Hill v. Mamoulides

From Ballotpedia
Jump to: navigation, search
Hillvs.Mamoulides
Number: 482 So. 2d 25/85-CA-412 (LA. APP. 5 CIR. 1/13/86); 482 SO. 2D 26
Year: 1986
State: Louisiana
Court: Louisiana Fifth Circuit Court of Appeal
Other lawsuits in Louisiana
Other lawsuits in 1986
Precedents include:
This case established that failure to respond to records requests within the time limits established by the Louisiana Public Records Act did not result in a forfeit of the right to claim exemption from records requests.
WikiFOIA
Find your State
Sunshine Laws
Open Records laws
Open Meetings Laws
How to Make Records Requests
Sunshine Legislation
2010
Sorted by State, Year and Topic
Sunshine Litigation
Sorted by State, Year and Topic
Sunshine Nuances
Private Agencies, Public Dollars
Deliberative Process Exemption


Hill v. Mamoulides was a case before the Louisiana Fifth Circuit Court of Appeal in 1986 concerning the records of criminal investigations.

Important precedents

This case established that failure to respond to records requests within the time limits established by the Louisiana Public Records Act did not result in a forfeit of the right to claim exemption from records requests.

Background

  • Hill, a journalist, requested a number of documents from Mamoulides, the District Attorney of Jefferson Parish concerning the criminal investigation of two individuals.
  • Mamoulides provided the dispositions generated by his office, refusing the charges but claimed that the police investigation was not generated by his office and was thus not part of their public records.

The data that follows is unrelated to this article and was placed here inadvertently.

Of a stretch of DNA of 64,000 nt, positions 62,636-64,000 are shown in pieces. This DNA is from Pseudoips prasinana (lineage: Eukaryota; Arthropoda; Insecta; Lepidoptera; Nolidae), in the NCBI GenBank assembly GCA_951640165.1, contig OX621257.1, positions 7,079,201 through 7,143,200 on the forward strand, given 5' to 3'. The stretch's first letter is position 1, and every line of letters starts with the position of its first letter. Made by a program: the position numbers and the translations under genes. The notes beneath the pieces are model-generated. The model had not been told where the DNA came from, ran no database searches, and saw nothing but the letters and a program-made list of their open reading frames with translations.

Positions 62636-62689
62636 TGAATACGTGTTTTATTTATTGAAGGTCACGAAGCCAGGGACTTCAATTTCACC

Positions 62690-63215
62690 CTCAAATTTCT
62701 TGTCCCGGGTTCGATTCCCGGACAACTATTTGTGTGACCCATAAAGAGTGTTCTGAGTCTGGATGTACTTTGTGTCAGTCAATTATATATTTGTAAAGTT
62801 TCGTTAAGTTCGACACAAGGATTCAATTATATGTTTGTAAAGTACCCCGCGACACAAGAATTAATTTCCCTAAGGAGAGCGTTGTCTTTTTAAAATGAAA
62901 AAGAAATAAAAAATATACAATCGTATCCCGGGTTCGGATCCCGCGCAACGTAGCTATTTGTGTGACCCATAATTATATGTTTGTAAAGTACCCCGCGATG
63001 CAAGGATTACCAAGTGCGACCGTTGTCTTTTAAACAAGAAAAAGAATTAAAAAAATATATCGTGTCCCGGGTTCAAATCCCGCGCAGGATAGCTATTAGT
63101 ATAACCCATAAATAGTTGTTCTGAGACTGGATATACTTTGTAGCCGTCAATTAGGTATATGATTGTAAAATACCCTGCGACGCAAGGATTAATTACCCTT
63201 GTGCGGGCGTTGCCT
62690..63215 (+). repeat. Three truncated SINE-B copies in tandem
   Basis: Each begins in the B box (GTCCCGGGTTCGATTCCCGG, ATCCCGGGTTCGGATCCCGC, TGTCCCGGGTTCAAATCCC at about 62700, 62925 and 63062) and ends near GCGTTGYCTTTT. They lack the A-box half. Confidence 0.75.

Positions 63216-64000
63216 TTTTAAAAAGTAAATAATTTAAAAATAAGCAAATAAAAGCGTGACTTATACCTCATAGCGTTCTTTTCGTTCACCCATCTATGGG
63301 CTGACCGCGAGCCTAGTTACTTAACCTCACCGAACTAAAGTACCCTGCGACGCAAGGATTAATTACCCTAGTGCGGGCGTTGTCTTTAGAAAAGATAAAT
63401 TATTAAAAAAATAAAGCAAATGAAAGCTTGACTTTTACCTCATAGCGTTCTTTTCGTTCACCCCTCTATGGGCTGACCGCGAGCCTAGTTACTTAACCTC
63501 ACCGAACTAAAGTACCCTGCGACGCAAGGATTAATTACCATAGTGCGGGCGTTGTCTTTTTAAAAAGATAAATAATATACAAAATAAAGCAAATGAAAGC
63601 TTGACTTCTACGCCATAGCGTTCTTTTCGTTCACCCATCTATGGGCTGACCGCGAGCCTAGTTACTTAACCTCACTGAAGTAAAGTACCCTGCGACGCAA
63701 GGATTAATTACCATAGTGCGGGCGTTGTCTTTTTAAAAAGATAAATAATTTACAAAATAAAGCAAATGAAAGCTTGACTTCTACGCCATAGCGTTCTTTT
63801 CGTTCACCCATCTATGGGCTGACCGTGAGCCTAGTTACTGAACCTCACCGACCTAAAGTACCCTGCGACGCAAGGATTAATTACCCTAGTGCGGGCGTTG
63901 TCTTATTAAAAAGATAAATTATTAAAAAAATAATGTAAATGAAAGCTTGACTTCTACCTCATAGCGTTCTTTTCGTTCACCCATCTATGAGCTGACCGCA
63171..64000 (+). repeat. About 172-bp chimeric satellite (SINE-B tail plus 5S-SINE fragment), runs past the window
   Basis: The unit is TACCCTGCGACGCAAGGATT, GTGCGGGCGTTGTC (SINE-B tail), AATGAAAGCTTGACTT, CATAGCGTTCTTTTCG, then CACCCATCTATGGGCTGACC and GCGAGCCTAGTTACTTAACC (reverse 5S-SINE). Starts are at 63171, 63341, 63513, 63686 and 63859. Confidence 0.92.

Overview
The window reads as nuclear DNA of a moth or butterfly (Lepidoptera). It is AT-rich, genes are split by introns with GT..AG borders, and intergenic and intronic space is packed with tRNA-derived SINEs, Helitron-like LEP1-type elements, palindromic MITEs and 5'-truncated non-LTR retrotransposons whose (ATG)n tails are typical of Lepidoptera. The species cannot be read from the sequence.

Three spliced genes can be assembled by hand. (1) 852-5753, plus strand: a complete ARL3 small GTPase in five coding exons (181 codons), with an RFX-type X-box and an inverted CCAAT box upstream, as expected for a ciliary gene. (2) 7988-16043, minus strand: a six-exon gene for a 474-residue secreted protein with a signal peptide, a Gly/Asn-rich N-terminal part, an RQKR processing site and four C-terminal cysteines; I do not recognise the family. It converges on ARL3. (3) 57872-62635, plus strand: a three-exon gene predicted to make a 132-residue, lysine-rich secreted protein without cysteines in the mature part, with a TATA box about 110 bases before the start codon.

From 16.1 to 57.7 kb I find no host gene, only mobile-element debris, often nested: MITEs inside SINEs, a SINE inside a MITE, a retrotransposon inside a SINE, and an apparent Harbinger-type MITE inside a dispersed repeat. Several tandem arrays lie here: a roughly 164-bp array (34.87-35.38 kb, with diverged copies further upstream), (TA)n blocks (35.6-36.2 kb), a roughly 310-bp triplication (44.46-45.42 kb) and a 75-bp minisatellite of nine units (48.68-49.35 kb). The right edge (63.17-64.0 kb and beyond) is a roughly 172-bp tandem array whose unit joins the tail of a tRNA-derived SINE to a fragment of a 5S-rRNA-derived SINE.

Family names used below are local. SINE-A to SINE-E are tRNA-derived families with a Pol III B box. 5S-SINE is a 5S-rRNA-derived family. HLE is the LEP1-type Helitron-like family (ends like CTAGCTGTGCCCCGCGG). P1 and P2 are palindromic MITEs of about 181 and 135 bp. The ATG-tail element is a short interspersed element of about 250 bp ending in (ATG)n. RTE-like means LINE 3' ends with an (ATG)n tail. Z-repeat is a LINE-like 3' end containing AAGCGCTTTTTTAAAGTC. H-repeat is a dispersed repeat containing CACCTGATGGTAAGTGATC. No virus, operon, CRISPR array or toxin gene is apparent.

• In response, Hill submitted a request to Captain Day of the Louisiana State Police who claimed that the documents in question were exempt in order to protect a confidential source who provided the majority of information in the investigation. Day, however, did release any documents which did not relate to the informant.
  • Hill filed suit and the trial court ruled in favor of the Police department.
  • Hill appealed the decision arguing that the documents were not exempt and that the failure of the public agencies to respond to his request within the designated three day time limit eliminated their opportunity to claim exemption.[1]

Ruling of the court

The trial court ruled in favor of the police department, agreeing after a number of testimonies from investigators and an in camera review of the documents that they would in fact reveal the identity of an informant.[1]

The Court of Appeals affirmed the decision of the trial court, ordering the documents exempt.

The Court of Appeals determined that the documents in question did classify as exempt documents under the exemption for police informants, thus affirming the decision of the trial court. The court further found no statutory evidence for Hill's contention that the agencies waved their right to exemption by failing to respond to within three days. The court determined that the only remedies for this failure was to obtain a writ which compelled the release of the documents and fines and penalties for intentionally denying access to records. Thus, the court affirmed the decision of the trial court in its entirety and ruled the documents exempt from requests.[1]


Associated cases

See also

External links

References

  1. 1.0 1.1 1.2 Ruling of the Court